Google Mobile Services (GMS) is the backbone of modern Android and powers everything from push notifications to malware protection.
What are Google mobile services (GMS)?
The Android operating system that many of us use on a daily basis is known as open source software, which means that its code is publicly available and can be changed endlessly by anyone. In fact, it runs pure and open source Android. You can thank Google Mobile Services (GMS) for this.
Simply put, the open source component of Android is the Android Open Source Project (AOSP). GMS, on the other hand, lives on AOSP and offers a lot of cool features that you would expect from a modern Android.
The main difference between the two, however, is that GMS is not open source. Instead, Google is granting selective licenses to device makers or OEMs for free.
The vast majority of commercial Android devices sold today contain GMS in one form or another. There are of course a few exceptions, but most of the time these are outliers. So what are Google mobile services and why do they have so many Android devices in them?
What are Google or GMS mobile services?
GMS, which stands for Google Mobile Services, is essentially a suite of applications and APIs (Application Programming Interfaces) that are installed at the system level, which essentially means that they are deeply integrated into the operating system. Think of APIs as shortcuts for application developers to access device-level features, such as streaming video to your TV over Wi-Fi or communicating with high-precision location services from Google.
The Android operating system alone already contains a lot of APIs. Applications only need to call these APIs to, for example, turn on the flashlight, access the device’s cameras, or interact with the file system.
Google Mobile Services extends this core functionality with deep system integration for things like motion detection through built-in sensors, access to payment services like Google Pay, and cloud storage through Play Games, among others. . The
GMS is also considered essential for another reason – it provides access to many applications that you probably use on a daily basis. These include the Play Store, Google Search (and Google Assistant), Google Maps, Gmail, Chrome, and YouTube.
Even if you don’t use any of these apps, there are a number of ways you can still benefit from GMS. When you first turned on your Android smartphone, you were probably signed in to your Google Account. This process is fully dependent on GMS and enables automatic synchronization of your contacts, calendar and settings, including WiFi passwords saved from previous devices.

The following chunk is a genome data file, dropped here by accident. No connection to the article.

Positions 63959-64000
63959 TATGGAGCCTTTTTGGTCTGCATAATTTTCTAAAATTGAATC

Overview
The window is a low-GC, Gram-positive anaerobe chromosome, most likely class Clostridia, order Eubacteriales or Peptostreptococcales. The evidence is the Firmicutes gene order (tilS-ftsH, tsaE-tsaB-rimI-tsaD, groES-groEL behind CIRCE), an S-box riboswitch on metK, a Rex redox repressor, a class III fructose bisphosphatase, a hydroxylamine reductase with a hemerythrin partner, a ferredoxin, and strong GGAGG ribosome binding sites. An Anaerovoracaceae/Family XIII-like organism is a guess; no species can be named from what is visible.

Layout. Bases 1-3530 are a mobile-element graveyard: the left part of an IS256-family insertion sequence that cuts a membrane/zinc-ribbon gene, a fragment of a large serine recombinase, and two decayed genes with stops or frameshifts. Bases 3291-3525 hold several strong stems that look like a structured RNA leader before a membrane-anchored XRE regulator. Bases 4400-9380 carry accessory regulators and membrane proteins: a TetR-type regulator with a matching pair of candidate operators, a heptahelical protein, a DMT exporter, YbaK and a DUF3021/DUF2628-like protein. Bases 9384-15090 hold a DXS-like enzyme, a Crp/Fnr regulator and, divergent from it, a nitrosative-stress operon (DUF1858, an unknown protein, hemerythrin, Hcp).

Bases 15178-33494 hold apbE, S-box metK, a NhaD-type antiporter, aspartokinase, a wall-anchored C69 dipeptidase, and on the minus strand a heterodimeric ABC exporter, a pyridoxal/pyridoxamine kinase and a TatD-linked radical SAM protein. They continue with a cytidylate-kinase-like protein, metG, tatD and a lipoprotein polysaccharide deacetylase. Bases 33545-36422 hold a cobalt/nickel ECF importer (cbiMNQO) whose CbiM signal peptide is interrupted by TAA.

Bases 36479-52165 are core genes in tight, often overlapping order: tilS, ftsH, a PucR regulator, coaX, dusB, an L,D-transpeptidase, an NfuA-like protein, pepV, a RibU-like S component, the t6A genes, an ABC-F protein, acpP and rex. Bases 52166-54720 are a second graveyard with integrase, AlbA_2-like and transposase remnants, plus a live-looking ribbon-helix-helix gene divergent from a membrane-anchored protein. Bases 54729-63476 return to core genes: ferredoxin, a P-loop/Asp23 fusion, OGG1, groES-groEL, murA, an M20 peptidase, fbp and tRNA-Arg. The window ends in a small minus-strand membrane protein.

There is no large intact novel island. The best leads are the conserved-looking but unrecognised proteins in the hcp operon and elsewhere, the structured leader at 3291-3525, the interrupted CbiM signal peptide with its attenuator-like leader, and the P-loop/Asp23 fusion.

What are the benefits of GMS for Android users?
Besides the benefits already mentioned, such as access to Google apps and services, GMS is also useful as it helps users get minor software updates and security fixes. In addition, GMS contains niche features that are not visible to end users but are useful to application developers.
Take ML Kit, for example, which is one of Google’s mobile services. It offers a variety of machine learning APIs on the device, ranging from barcode scanning to smart response suggestions that developers can leverage. An application can simply use the templates provided by Google to reduce both development time and complexity.
A more useful feature is Fast Pair, which allows your phone to automatically detect nearby Bluetooth devices. Features such as Find my device, Smart Lock and Digital Wellbeing are also dependent on the availability of Google mobile services.
Some apps also depend on GMS to provide push notification functionality. The Firebase Cloud Messaging (FCM) service simplifies the development of small applications and eliminates the need for individual applications for notification delivery.
GMS also helps Google transfer software updates to your device quickly, regardless of the manufacturer. Previously, you had to wait for a full software update to get new features or security fixes. It wouldn’t be a problem. Besides the fact that most devices only receive updates in the first few years after launch.
As of 2019, Project Mainline has modularized the operating system and now allows Google to deliver security and feature updates through the Play Store.